Both local and national policy and law outlines the right to equal access to services for Trans people. However, we know that inequalities in health still exist and that trans people still have negative experiences when trying to access help and support locally.
In 2015, Public Health Suffolk conducted a health needs assessment, and found that trans people:
- Have higher levels of health risk behaviours such as smoking, drug and alcohol use
- Have a high incidence of anxiety and depression, and are more likely to self-harm
- Have higher rates of suicide
National research has also highlighted that people who are transgender are less likely to engage with health interventions and screening programmes.
Continuing to work together to promote and support the health of people who identify as transgender or non-binary is important. If somebody you are working with is questioning their gender identity or feels they may be transgender, or if they have already begun or have gone through the process of transitioning, it is crucial to have an understanding of the support and services available, and any specific considerations that need to be made in relation to their health. Locally, The Health Outreach Service can provide targeted support through their marginalised adults offer for trans individuals who are also one of the priority groups the service works with . An copy of Health Outreach Service information leaflet and referral form can be accessed through these links.
Below is some information and guidance surrounding key areas of need in relation to transgender health:
Specialist support and services
From April 2019 NHS England has established a Programme Board for Gender Dysphoria Services including specialist clinics that provide services to people who are experiencing concerns or problems relating to their gender and who need access to expert clinical care. The Gender Dysphoria Clinical Programme is commissioned by NHS England, this has the latest on clinical services, consultations and guidance.
There are seven gender dysphoria clinics for adults in England and one for children and young people. They are consultant-led and generally staffed by psychiatrists, psychologists, endocrinologists, speech and language therapists and support staff. These services vary, but will usually focus on some key activities such as:
- Psychological, clinical and diagnostic assessment
- Endocrinology assessment and hormone treatment (or referral for this)
- Referral for surgical procedures
- Some direct service provision (or referrals) such as speech and language therapy, electrolysis and limited mental health support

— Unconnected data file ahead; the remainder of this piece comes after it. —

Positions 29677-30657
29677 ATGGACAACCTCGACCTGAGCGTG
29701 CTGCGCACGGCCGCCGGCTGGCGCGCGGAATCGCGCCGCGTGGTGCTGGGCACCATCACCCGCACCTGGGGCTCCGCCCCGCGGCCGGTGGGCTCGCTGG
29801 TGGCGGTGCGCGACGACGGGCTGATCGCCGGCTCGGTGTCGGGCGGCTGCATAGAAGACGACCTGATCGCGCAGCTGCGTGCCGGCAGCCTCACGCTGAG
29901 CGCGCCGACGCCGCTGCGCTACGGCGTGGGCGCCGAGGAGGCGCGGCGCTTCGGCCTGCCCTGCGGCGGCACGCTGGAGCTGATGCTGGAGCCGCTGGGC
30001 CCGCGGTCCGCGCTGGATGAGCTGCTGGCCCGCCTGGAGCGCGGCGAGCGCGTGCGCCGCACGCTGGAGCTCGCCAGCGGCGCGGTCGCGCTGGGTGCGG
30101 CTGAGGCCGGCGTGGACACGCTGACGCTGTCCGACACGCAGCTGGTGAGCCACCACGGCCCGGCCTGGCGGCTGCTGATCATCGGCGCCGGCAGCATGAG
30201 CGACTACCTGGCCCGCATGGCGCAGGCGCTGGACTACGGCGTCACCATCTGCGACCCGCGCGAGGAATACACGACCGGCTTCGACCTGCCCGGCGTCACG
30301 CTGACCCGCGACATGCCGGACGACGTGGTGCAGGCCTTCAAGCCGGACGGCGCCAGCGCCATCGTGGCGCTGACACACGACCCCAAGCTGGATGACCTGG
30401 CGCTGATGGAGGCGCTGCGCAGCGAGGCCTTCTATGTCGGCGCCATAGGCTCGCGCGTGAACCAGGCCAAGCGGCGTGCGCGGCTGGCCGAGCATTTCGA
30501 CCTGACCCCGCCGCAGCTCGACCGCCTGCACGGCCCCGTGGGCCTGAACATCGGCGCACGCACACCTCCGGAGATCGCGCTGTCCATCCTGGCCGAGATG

Treatment at a SGIS may include aspects of the following. However, not all patients will require all elements described below.
- Assessment by qualified clinicians to determine whether a diagnosis of gender dysphoria is appropriate
- Allocation to a lead clinician (usually a psychiatrist or a psychologist) for care planning and management
- Assessment by an endocrinologist and recommendation for cross-sex hormone therapy – to be co-managed with the GP
- Assessment for surgical procedures and referral to specialist surgeons
- Referral to speech and language and electrolysis specialists where indicated
This information is retrieved from Brighton and Hove CCG Supporting Patients Accessing Specialists Gender Identity Services Guide
The nearest GIC for Suffolk is the London Clinic. For Information on referrals, please visit Gender Identity Clinic Referral Page.
Sexual health is an important part of enabling healthy relationships. Supporting good sexual health can ensure that people stay free of disease, avoid unplanned pregnancies, and can engage in healthy and happy relationships free of prejudice and discrimination.
The sexual health needs of people identifying as transgender can vary significantly from person to person, as people's goals concerning hormone use and surgery, sexuality and relationships will be different.
In Suffolk, there are a range of services which can help people to maintain good sexual health. Information on these can be found on our sexual health page.
Below is also some useful information which can help to provide a better understanding of some of the specific sexual health needs of people who identify as transgender:
- Terrence Higgins Trust have useful links to information on HIV and STIs, contraception, sex and relationships. The trans* pages are being revised as the THT website has recently been updated.
- National Centre for transgender Equality which provides some key facts on the sexual and reproductive health of transgender people, as well as well as recommendations to improve transgender sexual and reproductive health
- A statement from the Faculty of Sexual and Reproductive Healthcare of the Royal College of Obstetricians and Gynaecologists which provides guidance on contraception choices for transgender and non-binary people, as well as general sexual health advice